I've just come across something I found of interest. I think others
might find it to be so. The first part is William Empson, as quoted by
Christopher Ricks, then Ricks' comment.
The following line from Auden’s Orators is quoted as ‘free
association’, therefore demonstrably bad or rather null. It
seems to me plain realism.
As a matter of fact the farm was in Pembrokeshire.
We are told that though the separate lines of the poem have
isolated prose meanings they are only connected by Auden’s
memory or subconsciousness, so cannot make poetry. But if you
get the general context, of a man making a shameful confession,
this creaking pretence of ease and nervous jerk into irrelevance
is no kind of breach with ‘meaning’, whether with poetry or not;
nor is it ‘obscure’. It is a piece of horrible photography, and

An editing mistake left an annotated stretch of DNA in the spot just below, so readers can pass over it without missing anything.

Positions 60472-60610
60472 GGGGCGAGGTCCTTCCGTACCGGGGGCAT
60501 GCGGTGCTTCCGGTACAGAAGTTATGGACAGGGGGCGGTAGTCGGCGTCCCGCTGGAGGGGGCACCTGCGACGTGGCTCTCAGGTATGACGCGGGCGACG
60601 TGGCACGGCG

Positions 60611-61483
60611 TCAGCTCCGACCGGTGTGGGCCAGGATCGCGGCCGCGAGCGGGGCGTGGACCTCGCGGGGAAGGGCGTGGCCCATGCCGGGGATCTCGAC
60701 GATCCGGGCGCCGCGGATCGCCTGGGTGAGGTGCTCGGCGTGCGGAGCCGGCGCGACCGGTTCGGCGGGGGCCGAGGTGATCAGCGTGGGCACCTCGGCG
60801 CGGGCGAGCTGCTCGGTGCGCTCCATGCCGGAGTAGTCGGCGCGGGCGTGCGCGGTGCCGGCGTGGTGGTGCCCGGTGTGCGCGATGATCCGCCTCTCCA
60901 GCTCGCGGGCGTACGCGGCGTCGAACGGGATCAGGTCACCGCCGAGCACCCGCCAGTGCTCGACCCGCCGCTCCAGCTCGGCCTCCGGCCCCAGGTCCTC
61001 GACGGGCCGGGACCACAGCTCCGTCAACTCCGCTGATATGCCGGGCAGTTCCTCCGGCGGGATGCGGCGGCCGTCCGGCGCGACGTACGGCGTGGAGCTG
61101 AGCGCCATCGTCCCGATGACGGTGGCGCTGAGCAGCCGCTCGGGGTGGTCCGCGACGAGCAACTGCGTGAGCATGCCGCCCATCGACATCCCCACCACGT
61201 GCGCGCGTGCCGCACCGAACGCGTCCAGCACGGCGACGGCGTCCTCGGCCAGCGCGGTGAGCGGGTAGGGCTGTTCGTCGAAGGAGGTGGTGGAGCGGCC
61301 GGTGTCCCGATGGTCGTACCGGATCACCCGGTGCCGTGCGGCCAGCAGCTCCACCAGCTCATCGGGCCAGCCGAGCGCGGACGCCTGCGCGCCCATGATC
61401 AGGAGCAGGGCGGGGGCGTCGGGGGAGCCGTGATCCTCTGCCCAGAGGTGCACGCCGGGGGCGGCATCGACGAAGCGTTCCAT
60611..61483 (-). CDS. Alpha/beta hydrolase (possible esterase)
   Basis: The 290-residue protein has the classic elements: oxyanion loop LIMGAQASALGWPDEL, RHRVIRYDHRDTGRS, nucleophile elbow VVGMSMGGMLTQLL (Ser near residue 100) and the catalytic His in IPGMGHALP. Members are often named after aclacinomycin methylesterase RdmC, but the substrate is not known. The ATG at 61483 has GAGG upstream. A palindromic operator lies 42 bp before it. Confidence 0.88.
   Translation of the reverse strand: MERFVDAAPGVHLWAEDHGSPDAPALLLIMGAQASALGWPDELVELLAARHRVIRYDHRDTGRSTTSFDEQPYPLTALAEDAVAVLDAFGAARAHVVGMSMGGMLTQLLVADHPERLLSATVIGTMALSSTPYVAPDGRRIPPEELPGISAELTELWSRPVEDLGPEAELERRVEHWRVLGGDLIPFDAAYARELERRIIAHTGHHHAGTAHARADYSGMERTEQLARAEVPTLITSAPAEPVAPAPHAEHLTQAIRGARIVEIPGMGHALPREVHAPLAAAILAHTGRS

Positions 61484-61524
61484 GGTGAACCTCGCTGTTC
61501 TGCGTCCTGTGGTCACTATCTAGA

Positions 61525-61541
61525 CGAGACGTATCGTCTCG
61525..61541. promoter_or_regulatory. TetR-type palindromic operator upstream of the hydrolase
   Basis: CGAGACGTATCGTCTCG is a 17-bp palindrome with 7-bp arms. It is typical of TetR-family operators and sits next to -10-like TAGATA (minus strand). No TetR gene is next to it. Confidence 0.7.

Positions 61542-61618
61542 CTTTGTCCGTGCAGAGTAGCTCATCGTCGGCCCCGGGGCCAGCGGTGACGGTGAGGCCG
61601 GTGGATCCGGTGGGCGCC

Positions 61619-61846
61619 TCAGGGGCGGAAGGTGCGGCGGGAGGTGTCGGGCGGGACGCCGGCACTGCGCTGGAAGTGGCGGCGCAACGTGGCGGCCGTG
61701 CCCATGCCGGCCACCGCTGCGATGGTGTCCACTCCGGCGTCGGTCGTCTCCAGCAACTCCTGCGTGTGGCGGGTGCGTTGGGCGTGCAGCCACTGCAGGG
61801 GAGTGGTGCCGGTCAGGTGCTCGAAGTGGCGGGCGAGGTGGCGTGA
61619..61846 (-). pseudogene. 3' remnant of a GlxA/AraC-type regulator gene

I remember shuddering as I first set eyes on it. But of course
if a critic goes on expecting Pembrokeshire to symbolize
something he is likely to get irritated. Often indeed when a
poem goes on living in your mind, demanding to be re-read, you
do not so much penetrate what at first seemed its obscurities as
forget them; they turn out to be irrelevant. The critic
therefore cannot come in and demonstrate that a poem is bad
because it has no meaning—obviously, in the first place, because
he may merely not know the meaning, but he can say it is too
hard to know; yet there may be an answer to this too—that he is
wrong to expect a meaning at the point he has chosen.
[Criterion, xv (1936), 519.]
What liberates Empson’s criticism here—and Auden’s line—is the
respect for story. So the hope is that to ask about the story in
Empson’s poems will help with their meaning, not only in making
clearer at some points what their meaning is, but also in making
clearer at others why it is not exactly meaning that we should be
expecting. [Christopher Ricks, The Force of Poetry, “William Empson:
The Images and the Story” 182-183]